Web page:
The role of technical and vocational education and training in Ghana’s development
| Updated May 19, 2017 at 4:00pm
TOPIC: THE ROLE OF TECHNICAL AND VOCATIONAL EDUCATION AND TRAINING IN GHANA’S DEVELOPMENT IN THE 21ST CENTURY.
The labour market in the 21st Century has become more specialised while economies demand higher levels of skill. This has compelled businesses and governments globally to increase their investments in technical and vocational training to secure its future. Some of the initiatives, notably from government perspective, include increased public funding in training organisations and subsidised apprenticeship or traineeship for businesses.
A report issued by the British Institute of Public Policy Research in recent years indicated that demand for medium-skilled jobs requiring technical and vocational qualifications would increase in the next 10 years. The underlying objective of vocational and technical education at the basic and secondary levels is to make vocational and technical training skills available to young men and women to facilitate their fulfillment of Ghana’s technical manpower needs, including self-employment in the fields of agriculture, business and industry.
Available statistics from the Ghana Education Service (GES) on pre-tertiary technical and vocational institutions in Ghana revealed the establishment of about 160 public technical and vocational institutions, including 22 technical institutes. Most technical and vocational education and training practitioners are in the informal sector of the Ghanaian economy. The Asian Tigers, including Malaysia, Korea, Taiwan, Hong Kong and Singapore have developed sound policies in technical and vocational training. This has resulted in the supply of more highly-skilled labour force in those countries.
Emerging economies such as Ghana would have to emulate the sterling examples of the Asian Tigers in the area of technical and vocational training. Sound investment in technical and vocational education and training would yield the desired dividend. It would help train more people to meet the manpower needs of the country and possibly, have surplus to export.
Indeed, Ghana needs skilled labour force to maintain her houses, bridges, railroads or railways, and roads. To address to the growing technical skills requirement of the country, the Ghana Skills Development Initiative was founded. The initiative, a German Government assisted project being implemented in co-operation with the Council for Technical and Vocational Education and Training aims at building capacity in the informal sector of the Ghanaian economy, Ghana's informal sector is noted for employing about 90 per cent of the active labour force.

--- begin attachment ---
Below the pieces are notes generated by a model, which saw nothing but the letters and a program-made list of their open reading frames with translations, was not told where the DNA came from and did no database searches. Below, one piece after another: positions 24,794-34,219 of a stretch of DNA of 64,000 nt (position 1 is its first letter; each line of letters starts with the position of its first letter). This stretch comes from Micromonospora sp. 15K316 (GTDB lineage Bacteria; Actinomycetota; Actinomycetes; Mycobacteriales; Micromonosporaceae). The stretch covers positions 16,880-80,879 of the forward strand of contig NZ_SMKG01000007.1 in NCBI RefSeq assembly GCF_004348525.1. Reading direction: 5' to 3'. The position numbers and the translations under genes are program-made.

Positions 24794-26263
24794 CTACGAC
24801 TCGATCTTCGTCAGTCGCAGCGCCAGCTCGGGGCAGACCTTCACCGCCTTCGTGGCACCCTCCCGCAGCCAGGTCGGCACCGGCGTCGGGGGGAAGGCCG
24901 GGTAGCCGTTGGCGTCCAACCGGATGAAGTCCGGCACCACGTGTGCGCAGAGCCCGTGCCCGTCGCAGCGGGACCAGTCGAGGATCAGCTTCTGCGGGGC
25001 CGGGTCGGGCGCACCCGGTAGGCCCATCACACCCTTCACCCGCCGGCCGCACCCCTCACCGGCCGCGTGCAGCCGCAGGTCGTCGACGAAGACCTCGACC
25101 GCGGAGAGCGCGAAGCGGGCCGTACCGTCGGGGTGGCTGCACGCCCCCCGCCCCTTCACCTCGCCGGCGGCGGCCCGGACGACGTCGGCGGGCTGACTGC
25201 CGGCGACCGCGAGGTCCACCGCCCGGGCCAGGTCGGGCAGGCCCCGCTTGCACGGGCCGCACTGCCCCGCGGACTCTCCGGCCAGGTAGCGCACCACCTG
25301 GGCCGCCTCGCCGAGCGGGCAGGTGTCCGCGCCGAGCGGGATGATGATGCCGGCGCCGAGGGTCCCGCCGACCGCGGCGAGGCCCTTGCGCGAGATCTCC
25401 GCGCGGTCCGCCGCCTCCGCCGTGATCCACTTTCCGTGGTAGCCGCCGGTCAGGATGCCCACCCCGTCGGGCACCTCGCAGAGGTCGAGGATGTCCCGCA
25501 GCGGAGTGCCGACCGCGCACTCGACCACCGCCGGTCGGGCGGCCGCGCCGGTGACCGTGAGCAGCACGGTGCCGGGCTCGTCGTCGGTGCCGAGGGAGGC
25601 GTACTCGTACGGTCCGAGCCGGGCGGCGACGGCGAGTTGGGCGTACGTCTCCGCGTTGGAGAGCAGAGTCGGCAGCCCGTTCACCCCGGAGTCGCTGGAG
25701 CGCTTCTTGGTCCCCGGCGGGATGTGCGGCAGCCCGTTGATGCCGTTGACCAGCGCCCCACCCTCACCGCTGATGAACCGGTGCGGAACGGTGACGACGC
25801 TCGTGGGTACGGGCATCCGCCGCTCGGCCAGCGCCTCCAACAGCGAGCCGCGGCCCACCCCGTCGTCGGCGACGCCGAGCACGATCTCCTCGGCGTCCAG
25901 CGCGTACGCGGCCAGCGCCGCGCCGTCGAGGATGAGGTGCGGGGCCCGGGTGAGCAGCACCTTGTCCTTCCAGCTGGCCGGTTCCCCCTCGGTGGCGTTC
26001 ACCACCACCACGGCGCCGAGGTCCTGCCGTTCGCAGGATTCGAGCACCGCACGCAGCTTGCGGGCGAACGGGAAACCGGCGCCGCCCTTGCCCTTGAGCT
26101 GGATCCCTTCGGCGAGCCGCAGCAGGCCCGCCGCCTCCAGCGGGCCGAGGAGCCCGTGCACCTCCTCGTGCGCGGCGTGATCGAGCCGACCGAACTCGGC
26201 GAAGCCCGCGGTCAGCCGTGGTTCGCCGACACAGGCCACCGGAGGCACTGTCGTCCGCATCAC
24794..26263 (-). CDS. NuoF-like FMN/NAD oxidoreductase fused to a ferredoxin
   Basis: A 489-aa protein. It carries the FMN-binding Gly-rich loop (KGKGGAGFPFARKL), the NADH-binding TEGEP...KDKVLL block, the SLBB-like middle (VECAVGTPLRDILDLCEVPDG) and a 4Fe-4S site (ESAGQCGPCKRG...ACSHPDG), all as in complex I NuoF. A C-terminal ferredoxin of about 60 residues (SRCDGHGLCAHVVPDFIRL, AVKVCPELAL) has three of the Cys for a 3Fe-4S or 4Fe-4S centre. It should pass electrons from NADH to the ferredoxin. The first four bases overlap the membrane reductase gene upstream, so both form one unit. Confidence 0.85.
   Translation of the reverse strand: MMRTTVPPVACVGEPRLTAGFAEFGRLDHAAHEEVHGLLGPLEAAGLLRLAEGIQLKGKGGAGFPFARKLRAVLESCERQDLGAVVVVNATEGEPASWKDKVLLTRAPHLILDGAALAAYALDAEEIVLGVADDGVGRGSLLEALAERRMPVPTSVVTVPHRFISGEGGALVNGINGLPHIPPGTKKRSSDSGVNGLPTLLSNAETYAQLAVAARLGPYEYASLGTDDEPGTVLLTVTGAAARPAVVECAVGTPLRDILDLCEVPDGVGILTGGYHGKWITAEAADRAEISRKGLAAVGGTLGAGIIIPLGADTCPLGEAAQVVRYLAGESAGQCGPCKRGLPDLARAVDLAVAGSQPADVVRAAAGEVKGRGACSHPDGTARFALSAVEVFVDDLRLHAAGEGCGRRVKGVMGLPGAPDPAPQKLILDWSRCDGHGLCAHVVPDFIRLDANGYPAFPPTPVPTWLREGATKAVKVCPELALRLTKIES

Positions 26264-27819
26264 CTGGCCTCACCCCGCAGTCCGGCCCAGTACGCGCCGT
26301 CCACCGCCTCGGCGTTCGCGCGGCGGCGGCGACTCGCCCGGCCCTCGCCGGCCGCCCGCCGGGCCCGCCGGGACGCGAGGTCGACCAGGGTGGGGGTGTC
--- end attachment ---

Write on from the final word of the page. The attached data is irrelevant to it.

If Ghana is to derive maximum benefits from technical and vocational training, there should be a change in attitude towards it. For instance an erroneous impression that students who often enrol in technical and vocational programmes are academically weak should be discarded. The situation is exacerbated further by some parents who do not subscribe to their wards’ decision to pursue careers in technical and vocational training. Excessive reliance on theory rather than practice due to lack of practical equipment in many institutions is not good for the promotion of technical and vocational training in developing economies, including Ghana.
The situation where students enrolled in some vocational training programmes do not read and take national examinations in English and mathematic should be reviewed. This is because it affects their smooth transition from one level of the academic ladder to the other. The 21st century is characterised by advanced technological standards. Use of sophisticated technical and vocational tools is the order of the day.
To this end, training of individuals in TVET should be based on scientific approach in addition to modern equipment practical instruction. Indeed, the continuous development of the technical and vocational education and training sector is very paramount. This is because availability of jobs in the “non-technical” sector of the Ghanaian economy is either non-existent or very scarce while the reverse is true in the case of the TVET sector. This presents the Government with an opportunity to encourage more individuals into technical and vocational education and training to equitably distribute the nation’s human capital among the various sectors to ensure increased productivity.
The Government should actively engage industries and graduates to ensure the effective absorption of technical and vocational graduates into the job market.
BY: DR. EBENEZER M. ASHLEY, LEAD CONSULTANT / CEO EBEN CONSULTANCY FELLOW & COUNCIL MEMBER, INSTITUTE OF CERTIFIED ECONOMISTS OF GHANA (ICEG).
TEL: 233 (0)507213648 CELL: 233 (0)543 211842.